I know that sounds a lot like scare-mongering – which is why the session contains a whole raft of facts and figures to back it up. Due to my role at the time, I was one of the original signatories and advisors to the first British Data Protection Act in the late 1980s. Times were simpler then, but governmental committees had already started to worry that the mass processing of data by computers exposed a risk which had not previously existed. The release of the excellent War Games movie caught the feeling of the moment with its fanciful depiction of David Lightman (Matthew Broderick) phone-phreaking free calls by using a Coke can ring pull on a public phone box and hacky high jinks such as altering Ally Sheedy’s school grades by simply overtyping them on ‘the school mainframe’.

But it doesn’t take the accidental triggering of global thermonuclear war to be in some serious legal trouble. Danish web hosting firm Cloud Nordic has just had to tell its entire customer base that all their data has been irretrievably lost due to a ransomware attack. Not a great day to be working on their support desk, I think.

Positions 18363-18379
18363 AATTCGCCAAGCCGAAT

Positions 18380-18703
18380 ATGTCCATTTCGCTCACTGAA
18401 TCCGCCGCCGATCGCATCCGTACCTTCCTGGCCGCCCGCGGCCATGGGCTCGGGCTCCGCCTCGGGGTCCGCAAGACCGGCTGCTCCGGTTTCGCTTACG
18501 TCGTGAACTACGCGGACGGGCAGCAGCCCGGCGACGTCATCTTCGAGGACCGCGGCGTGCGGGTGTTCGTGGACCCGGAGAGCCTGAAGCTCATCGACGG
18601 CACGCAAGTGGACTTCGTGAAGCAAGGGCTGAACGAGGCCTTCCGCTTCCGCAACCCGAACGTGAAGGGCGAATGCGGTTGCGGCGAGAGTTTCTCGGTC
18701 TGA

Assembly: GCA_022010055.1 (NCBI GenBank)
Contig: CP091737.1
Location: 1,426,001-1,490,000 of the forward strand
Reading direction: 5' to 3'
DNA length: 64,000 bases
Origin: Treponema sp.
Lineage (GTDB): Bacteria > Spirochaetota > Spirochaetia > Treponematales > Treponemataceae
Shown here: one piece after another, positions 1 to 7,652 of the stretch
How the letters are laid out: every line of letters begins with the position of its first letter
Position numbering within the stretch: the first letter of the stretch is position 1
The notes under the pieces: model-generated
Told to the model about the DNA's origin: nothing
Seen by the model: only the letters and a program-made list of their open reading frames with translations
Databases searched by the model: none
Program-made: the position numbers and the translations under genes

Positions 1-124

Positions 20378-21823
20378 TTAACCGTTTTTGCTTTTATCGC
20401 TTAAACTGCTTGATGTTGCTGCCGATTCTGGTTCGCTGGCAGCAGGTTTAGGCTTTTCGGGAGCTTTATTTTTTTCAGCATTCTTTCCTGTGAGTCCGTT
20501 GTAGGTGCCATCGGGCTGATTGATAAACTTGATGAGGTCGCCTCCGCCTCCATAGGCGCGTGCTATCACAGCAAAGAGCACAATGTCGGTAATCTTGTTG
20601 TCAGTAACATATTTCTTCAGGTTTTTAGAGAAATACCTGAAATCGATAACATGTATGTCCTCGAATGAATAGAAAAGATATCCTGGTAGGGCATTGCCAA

How can static analysis stop hackers?

The crux of the movie [spoiler alert] is that there had been a ‘backdoor’ left in the military computer’s online menu. David could access the out-of-control war game computer by choosing an unlisted option: Falken’s Maze. But note something important: there is not a bug. The code presumably compiles with zero errors (and, like all good Delphi coders: zero warnings) – and it runs correctly. Any automated user interface tool or unit tests would pass. The problem is that the original developer had left in hidden functionality – the Falken’s Maze backdoor.

The movie makes a lot of nonsensical leaps of faith, like Joshua, the computer, chasing Lightman around to any nearby phone with ubiquitous robotic text to speech seemingly existing at a time when I can assure you it definitely did not, but it does serve to illustrate a good point, code quality and security is not just about the syntax of your Delphi code being right.